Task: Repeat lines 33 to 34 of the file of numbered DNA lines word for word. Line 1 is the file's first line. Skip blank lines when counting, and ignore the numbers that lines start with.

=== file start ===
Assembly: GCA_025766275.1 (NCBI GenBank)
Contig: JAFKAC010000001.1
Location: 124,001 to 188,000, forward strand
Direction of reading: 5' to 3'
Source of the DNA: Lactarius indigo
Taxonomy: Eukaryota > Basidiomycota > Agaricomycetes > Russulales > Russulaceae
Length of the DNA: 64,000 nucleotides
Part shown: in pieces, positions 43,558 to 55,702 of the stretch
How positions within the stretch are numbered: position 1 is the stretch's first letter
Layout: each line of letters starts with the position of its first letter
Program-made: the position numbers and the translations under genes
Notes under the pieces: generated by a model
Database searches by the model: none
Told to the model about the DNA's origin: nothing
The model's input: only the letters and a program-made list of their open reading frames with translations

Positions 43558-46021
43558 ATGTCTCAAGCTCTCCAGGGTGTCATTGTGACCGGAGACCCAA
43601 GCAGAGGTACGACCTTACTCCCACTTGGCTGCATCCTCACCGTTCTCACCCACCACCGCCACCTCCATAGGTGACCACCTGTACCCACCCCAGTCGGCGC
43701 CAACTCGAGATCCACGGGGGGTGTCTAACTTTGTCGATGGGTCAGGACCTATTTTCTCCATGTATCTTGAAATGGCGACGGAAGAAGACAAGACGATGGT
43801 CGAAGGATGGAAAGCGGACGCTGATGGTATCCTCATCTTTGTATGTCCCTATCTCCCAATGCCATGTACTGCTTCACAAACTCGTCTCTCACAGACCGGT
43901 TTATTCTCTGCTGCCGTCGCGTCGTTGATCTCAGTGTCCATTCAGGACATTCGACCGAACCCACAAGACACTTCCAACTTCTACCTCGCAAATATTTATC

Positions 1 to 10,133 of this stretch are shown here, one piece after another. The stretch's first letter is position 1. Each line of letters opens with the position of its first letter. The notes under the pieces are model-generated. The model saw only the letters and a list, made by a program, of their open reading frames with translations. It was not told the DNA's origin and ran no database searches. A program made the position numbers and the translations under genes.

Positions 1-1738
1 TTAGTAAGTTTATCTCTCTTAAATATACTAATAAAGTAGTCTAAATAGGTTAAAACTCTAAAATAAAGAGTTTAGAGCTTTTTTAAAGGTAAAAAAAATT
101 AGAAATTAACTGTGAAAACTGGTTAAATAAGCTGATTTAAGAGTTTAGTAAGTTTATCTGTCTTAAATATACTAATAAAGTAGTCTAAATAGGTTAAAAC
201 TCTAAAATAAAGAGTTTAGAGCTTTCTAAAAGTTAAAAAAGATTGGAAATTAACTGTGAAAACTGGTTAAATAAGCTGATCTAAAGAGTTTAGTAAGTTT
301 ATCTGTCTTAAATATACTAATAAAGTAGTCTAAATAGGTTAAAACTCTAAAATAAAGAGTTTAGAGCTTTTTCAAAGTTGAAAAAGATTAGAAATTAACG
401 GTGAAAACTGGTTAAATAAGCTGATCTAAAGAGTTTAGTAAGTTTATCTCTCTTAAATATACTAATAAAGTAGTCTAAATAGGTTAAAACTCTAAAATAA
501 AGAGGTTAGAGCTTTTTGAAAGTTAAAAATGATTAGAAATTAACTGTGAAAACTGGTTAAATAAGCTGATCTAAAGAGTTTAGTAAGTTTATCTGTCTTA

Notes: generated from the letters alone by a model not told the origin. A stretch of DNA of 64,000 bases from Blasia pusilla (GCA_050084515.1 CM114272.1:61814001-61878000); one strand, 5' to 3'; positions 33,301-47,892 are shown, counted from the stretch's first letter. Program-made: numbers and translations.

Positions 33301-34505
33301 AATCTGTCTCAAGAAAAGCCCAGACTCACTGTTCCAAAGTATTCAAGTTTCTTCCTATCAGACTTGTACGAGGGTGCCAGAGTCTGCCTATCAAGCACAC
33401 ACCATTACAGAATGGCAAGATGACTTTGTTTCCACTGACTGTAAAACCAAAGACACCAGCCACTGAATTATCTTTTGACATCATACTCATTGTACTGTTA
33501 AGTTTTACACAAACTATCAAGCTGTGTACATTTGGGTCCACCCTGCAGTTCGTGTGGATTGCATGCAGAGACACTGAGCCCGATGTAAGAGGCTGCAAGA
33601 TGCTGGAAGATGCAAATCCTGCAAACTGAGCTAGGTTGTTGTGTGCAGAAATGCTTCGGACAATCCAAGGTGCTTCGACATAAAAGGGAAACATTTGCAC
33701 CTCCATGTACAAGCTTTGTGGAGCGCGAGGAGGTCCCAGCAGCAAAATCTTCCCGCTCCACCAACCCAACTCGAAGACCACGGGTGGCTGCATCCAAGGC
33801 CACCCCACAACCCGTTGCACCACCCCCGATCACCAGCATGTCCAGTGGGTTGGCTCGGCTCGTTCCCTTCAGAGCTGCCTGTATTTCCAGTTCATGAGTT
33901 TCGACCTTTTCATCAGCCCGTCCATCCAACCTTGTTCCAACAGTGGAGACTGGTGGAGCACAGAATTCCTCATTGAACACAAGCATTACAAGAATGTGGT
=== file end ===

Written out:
33401 ACCATTACAGAATGGCAAGATGACTTTGTTTCCACTGACTGTAAAACCAAAGACACCAGCCACTGAATTATCTTTTGACATCATACTCATTGTACTGTTA
33501 AGTTTTACACAAACTATCAAGCTGTGTACATTTGGGTCCACCCTGCAGTTCGTGTGGATTGCATGCAGAGACACTGAGCCCGATGTAAGAGGCTGCAAGA